And the numbers are going up. Grant’s Academic Performance Index rises each year—it’s currently 620—lower than schools such as C.K. McClatchy High School (757) or Granite Bay High School (840), but nonetheless up from the years when it lingered down in the 400s.
“The scores keep going up,” said Murray. “If you look at the numbers, you’ll see constant improvement.”
Of course, numbers don’t tell the whole story, the only story.
For song leader captain Teyler Mosley, Grant Union High School is more than the sum of its parts. It’s a place where student pride and faculty commitment add up to potential.
“A school is a school. There’s violence everywhere—all those things that people just think happen at Grant, they happen everywhere. They bring guns and knives to Granite Bay, too,” she said.
“[But] this is a family-oriented school. The teachers are willing to help you out—to bend over backwards to get into college. I don’t care how much money we have. I wouldn’t want to go anywhere else.”
In the end, Deary hopes football’s not the only reason people know his school’s name, that it’s not Del Paso Heights’ only defining characteristic.
Growing up here, he explained, has given him a sense of purpose. He wants to get out of the neighborhood; he wants to escape the violence and the pressure.
Although the perception that this is a tough place to live isn’t altogether unfair, there must be more, more than just the drugs and the violence, more than the murders and the gangs and the fallen sports stars.
“Grant is judged by its sports and not so much its education; the more people we send off to college, the better,” Deary said. “They say most people don’t make it out of here, and that’s true—most people come back and don’t go to college.”
For the star quarterback, leaving home doesn’t mean leaving it all behind.
“I want to go and stay away from the neighborhood, but I also want to give back,” Deary said.
“I want to show others that there is a way out.”Endgame
And then it all comes down to this.
With just three seconds left in last Friday night’s game, the entire Grant Union High School football team held its breath as its kicker attempted a 3-point play to put the team on top by a 2-point margin.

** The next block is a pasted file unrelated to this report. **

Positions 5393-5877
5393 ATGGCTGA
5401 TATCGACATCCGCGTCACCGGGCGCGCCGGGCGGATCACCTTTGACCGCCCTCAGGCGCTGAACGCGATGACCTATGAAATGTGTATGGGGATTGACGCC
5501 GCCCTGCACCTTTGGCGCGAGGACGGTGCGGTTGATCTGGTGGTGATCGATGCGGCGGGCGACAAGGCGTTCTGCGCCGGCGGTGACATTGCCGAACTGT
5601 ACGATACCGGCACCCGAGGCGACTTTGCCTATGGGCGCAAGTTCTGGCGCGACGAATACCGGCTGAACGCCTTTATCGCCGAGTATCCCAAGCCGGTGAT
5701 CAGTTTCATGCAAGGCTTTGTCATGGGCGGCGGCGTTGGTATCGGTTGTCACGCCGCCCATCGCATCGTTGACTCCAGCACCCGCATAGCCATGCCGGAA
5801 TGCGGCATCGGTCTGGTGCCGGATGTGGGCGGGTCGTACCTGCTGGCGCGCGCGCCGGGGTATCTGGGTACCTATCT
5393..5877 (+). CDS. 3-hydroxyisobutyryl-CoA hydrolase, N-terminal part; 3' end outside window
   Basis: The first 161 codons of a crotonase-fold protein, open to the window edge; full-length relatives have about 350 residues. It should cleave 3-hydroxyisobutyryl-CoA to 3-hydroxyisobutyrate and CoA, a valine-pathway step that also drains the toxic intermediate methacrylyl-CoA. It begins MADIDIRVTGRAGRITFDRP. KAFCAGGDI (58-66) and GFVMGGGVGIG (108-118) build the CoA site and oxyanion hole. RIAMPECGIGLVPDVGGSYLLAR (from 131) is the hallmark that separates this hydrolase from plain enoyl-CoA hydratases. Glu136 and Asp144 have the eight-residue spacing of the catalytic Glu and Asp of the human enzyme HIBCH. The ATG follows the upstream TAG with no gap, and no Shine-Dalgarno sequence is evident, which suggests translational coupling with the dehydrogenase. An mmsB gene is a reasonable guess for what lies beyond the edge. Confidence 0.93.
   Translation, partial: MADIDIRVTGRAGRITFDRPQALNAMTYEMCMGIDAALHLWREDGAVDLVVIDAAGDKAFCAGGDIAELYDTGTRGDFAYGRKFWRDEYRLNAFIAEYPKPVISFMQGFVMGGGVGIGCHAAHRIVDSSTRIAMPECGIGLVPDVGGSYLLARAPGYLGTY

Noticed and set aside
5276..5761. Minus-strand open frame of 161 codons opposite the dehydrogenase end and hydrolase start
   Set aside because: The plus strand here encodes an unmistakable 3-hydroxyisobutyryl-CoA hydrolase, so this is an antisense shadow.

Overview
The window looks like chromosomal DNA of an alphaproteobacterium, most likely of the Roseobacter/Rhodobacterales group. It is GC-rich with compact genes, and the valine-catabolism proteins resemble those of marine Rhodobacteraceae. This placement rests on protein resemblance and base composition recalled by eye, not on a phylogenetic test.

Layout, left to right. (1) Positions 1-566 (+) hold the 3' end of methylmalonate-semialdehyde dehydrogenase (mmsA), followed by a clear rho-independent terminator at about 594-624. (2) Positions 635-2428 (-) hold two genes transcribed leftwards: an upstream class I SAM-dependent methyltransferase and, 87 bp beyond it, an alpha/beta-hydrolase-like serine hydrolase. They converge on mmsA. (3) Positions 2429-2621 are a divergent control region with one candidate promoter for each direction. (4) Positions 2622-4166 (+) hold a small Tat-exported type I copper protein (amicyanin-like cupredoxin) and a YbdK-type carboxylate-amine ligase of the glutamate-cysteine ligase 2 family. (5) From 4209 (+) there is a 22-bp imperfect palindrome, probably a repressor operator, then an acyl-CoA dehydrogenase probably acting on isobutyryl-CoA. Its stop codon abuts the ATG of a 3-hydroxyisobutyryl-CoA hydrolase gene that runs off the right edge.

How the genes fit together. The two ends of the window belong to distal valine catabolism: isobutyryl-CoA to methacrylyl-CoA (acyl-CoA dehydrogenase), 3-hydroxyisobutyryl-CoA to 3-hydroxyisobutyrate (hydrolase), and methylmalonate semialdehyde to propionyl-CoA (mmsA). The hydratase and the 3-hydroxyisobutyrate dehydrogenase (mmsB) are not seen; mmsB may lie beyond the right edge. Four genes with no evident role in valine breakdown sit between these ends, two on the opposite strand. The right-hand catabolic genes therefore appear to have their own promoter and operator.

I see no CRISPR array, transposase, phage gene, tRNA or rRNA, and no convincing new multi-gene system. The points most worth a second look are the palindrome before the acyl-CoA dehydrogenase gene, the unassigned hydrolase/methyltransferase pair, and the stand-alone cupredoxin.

It had been, by all accounts, a difficult game against Rocklin High School’s Thunder. Even here at Folsom High School, neutral territory, little seemed to be going right for the Pacers, and by halftime, the score was 21-6, Rocklin.
The Pacers came out strong in the second half, pulling off a handful of crucial plays and, even better, holding Rocklin scoreless, but it wasn’t enough, and now coach Alberghini paced the sidelines as fans roared their support.
For a moment the kick looked good, the Pacers jumped, pumping fists in exhilaration.
And then the referee waved it off; the ball, he ruled, had sunk just a little to left, and that razor-thin difference decided everything. The scoreboard clock reset to zero. Rocklin had won.
Now the Pacers’ season was finally over.
No more playoff games, no more shots at the championship—not this season, at least. For some seniors, those who don’t have the recruiters calling, those who won’t go to college, this was it.
The emotion was palpable, fresh. Tears streamed down faces; the kicker knelt and placed his forehead on the AstroTurf. Another player threw down his helmet in anger.
Coach Alberghini stormed the field.
“Take a knee!” he ordered, towering above them. The team huddled and knelt.
“I’m never going to forget how hard we played—our backs were against the wall and we showed them.”
In the distance, the Rocklin team celebrated its win, noisily and joyfully.
“They deserve the glory tonight,” Alberghini said. “Walk out of here head up, and let’s just be damn proud of what we accomplished.”
Devontae Butler stood and broke free from the huddle. He smiled ruefully.
“We played good,” he said quietly. “It came down to one play.”
Was he worried—would Grant’s first loss in 27 games change anything for him, for Glenn Deary?
“No, no, it doesn’t mean anything,” he said, shaking his head, watching as his teammates slowly walked off the field.
“It’s just one game.”